Selanit (192811) writes "Cathy Davidson, a professor of English at Duke University, has written an interesting reflection on Wikipedia's place in the academy for the Chronicle of Higher Education. She picks up from the Middlebury College Bans Wikipedia, but she does not condemn Wikipedia. From the article: "I urge readers to take the hubbub around Middlebury's decision as an opportunity to engage students... in a substantive discussion of how we learn today, of how we make arguments from evidence, of how we extrapolate from discrete facts to theories and interpretations, and on what basis. Knowledge isn't just information, and it isn't just opinion. There are better and worse ways to reach conclusions, and complex reasons for how we arrive at them. The 'discussion' section of Wikipedia is a great place to begin to consider some of the processes involved." Good to debunk the common stereotype that all academics dislike Wikipedia." Link to Original Source top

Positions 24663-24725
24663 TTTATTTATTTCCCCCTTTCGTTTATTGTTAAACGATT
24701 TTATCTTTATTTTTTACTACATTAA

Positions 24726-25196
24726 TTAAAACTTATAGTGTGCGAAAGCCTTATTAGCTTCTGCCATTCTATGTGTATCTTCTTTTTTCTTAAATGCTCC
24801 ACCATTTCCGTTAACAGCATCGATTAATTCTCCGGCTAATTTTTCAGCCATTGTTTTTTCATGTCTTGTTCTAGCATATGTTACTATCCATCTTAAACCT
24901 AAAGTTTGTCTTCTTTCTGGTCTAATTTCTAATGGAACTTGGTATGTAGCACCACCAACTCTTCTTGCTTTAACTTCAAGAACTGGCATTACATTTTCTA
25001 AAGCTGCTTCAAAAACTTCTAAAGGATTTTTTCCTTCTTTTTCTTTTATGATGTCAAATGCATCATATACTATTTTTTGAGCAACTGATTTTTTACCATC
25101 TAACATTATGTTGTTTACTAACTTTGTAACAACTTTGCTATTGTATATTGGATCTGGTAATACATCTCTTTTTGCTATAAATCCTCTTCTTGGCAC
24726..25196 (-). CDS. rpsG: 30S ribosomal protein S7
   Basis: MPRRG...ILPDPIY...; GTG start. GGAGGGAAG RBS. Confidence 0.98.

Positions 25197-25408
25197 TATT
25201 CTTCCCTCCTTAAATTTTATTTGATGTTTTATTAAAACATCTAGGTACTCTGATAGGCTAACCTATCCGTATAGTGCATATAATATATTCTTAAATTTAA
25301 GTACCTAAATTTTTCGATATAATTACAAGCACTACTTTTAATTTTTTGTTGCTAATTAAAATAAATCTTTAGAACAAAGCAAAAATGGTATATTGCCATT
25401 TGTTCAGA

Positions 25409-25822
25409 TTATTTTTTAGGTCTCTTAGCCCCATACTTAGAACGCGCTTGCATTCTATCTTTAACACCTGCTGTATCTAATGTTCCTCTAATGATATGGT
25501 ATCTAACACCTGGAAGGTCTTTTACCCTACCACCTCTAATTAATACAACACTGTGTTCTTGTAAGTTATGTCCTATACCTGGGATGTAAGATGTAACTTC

Selanit writes "Lots of socially-oriented sites provide suggestions for things you might like based on user-provided data. But how many can claim to offer you things you'll probably hate? LibraryThing, the social book-cataloging site, has used its database of personal libraries to create UnSuggester, which does exactly that. You type in a book you like, "It analyzes the seven million books LibraryThing members have recorded as owned or read, and comes back with books least likely to share a library with the book you suggest." For example, apparently readers of Edward Said's "Orientalism" rarely purchase "Ella Enchanted" by Gail Carson Levine. Who'd have thought? Quirky though it may be, the tool seems an interesting way to broaden your horizons. If you're a hidebound, crufty old fogey, I un-recommend it!" top
Selanit (192811) writes "David Pogue recently published a review of the Sony Reader, under the title Trying Again to Make Books Obsolete. Though he likes the device in general, he concludes that it's not destined to replace the book any time soon. Well worth a read."